JEFFREY BROWN: Living here now in the United States are you– have you been worried that literature is more marginalized? And particularly international literature, which you do emphasize in the festival?

LASZLO JAKAB ORSOS: Yes, there are actually two questions. First of all, for answering to your first question, I don’t think literature is marginalized. I mean look at those tween novels, how enormously successful they are: the Twilight series, Harry Potter. It’s amazing. Look at the ebooks, the ebooks craze. That’s literature. Look at the bloggers! That also is literature. Talking about international literature, that’s something else and that’s– I think it’s a serious phenomenon in a large, in every large culture, actually. I think this almost the same — although I’m not familiar with the Russian contemporary literary and cultural scene — but I’m pretty sure that they are facing with almost the same issues like you guys here. Every huge culture has every right to concentrate on its own rich culture, so why do we need other cultures? And although you have to understand then, and all the bigger nations have to understand, how important, how fruitful it can be to be able to look into other peoples mind set and understand other cultures. So here we are with this festival, bringing from all over the world, bringing over amazing up and coming and already established writers whose names may not resonate here. But we’ve just have a couple of events so far, and people were amazed hearing somebody from France, somebody from Denmark, from Russia, whose name doesn’t mean anything to this audience, and after hearing them it turns out that these are major writers.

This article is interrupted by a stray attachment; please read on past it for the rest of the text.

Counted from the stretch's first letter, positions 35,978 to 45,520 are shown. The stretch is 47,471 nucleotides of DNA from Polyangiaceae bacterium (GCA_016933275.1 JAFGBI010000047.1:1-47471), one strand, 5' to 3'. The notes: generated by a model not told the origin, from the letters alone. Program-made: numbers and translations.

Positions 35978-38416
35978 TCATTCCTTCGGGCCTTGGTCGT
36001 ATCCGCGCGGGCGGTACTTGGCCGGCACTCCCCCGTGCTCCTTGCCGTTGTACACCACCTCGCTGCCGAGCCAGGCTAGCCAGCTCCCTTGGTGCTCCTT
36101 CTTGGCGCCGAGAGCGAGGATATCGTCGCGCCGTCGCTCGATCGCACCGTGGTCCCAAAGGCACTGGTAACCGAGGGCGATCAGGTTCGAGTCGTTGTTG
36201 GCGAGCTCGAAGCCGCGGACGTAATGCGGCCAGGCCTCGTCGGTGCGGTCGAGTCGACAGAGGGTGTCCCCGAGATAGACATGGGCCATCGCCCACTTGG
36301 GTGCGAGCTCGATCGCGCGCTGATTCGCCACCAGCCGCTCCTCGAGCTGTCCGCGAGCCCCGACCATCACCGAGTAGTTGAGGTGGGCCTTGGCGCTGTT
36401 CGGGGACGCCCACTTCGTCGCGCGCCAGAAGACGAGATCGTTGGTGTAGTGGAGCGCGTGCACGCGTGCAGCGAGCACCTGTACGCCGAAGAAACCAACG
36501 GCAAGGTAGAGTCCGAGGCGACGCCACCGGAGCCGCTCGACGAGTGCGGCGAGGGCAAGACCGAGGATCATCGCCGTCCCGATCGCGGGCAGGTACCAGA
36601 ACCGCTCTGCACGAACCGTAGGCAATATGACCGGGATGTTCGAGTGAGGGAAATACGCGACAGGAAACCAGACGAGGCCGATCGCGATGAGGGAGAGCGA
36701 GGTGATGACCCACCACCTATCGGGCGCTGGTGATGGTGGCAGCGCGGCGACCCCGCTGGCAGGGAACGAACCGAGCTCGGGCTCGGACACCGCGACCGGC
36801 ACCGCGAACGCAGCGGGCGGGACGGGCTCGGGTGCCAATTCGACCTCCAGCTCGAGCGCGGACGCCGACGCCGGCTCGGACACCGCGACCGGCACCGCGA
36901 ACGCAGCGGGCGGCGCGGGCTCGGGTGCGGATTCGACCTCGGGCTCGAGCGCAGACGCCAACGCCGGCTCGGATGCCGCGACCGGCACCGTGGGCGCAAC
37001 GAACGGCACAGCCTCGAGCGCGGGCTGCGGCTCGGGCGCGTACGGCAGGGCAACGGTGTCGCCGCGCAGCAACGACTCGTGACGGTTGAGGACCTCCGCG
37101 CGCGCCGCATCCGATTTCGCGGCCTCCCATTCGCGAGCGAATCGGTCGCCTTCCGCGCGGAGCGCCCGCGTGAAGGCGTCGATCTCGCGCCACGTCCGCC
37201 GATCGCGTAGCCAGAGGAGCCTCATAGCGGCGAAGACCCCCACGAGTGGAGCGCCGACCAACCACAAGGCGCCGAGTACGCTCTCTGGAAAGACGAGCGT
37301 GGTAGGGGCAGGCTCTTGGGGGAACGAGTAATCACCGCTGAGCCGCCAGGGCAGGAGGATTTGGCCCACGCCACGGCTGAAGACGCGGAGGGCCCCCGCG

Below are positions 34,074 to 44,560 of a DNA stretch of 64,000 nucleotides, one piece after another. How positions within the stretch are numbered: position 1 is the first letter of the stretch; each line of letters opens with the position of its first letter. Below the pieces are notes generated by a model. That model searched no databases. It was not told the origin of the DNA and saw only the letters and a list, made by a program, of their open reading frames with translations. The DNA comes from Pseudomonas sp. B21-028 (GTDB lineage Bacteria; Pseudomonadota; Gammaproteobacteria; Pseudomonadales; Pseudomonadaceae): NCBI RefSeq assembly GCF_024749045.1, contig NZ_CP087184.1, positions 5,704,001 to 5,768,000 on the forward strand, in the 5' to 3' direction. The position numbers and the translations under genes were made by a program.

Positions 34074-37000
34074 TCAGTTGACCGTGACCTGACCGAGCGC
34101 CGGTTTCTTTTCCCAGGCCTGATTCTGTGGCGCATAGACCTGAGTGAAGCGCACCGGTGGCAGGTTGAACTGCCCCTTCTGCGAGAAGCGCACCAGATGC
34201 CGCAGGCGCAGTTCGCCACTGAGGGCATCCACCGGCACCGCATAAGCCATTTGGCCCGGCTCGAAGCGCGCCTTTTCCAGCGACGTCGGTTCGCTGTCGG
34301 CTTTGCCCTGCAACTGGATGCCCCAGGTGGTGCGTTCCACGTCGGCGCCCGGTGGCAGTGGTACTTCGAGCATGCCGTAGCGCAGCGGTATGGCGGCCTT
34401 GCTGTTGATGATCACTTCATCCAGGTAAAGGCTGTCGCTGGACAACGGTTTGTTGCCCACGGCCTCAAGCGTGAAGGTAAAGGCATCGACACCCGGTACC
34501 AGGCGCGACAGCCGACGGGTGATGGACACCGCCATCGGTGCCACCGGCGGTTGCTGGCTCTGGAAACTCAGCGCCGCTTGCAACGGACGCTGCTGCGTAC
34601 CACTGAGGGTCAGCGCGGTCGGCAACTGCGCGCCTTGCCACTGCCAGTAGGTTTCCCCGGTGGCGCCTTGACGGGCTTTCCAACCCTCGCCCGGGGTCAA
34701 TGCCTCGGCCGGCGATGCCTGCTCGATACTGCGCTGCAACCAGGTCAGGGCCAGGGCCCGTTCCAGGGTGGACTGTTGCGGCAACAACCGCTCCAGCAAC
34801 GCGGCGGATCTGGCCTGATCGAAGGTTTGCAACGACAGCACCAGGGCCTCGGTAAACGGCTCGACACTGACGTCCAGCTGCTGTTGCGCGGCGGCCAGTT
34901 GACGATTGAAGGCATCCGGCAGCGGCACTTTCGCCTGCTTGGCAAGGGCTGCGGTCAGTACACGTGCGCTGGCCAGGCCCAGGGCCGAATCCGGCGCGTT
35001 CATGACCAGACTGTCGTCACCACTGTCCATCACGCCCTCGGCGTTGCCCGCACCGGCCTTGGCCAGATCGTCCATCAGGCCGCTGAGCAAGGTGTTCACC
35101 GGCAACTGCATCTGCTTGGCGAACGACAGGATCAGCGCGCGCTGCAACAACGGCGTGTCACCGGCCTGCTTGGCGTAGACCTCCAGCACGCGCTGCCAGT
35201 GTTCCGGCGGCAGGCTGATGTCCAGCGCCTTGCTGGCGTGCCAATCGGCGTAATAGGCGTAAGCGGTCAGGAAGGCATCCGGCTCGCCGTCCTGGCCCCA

JEFFREY BROWN: Are there one or two you want to tell us who have struck you, yourself?

LASZLO JAKAB ORSOS: I’m in love with everybody, actually. I have to say, this is super emotional. I was in email connection with almost everybody in the last couple — actually in the last half of the year — and meeting them here in New York after all these months, it’s rather emotional. Of course, I mean, there are people who I was most adamant — up in curating the festival — I was adamant to give them visibility, like Vladimir Sorokin, one of Russian’s most amazing writers. I keep calling him the Russian Murakami one day, and the other day I called him the Russian Bolano. His two books are coming out by Farrar Strauss and Giroux and New York Review of Books. He’s arriving today and he’s an amazing, amazing writer. I have nonfiction writers, Jianying Zha, the amazing Chinese American writer whose collection of essays came out a couple of weeks ago. She’s doing a big event with us called China In Two Acts explaining the secret cultural scenes in China and I’m really looking forward to that.

JEFFREY BROWN: Wel,l and finally, I mean, your own personal experience because this is a first, this is your first festival. It sounds like it’s nerve-wracking, but exciting at the same time.

LASZLO JAKAB ORSOS: It’s amazing, it’s like, I can– I don’t know. It really is amazing. I mean, you just forget everything, all the pains and ordeals that you have to go through. This is a hell, I mean, to put together organizationally, to put together a festival of this sort. But it pays off, and seeing the audience and we have a huge turn out this year. This is really great. Then you understand the core, you know, the real mission what we are doing with this wonderful small staff who I am working here at the PEN American office.

JEFFREY BROWN: Alright, Laszlo Jakab Orsos is the director the PEN World Voices Festival. Thank you for talking with us.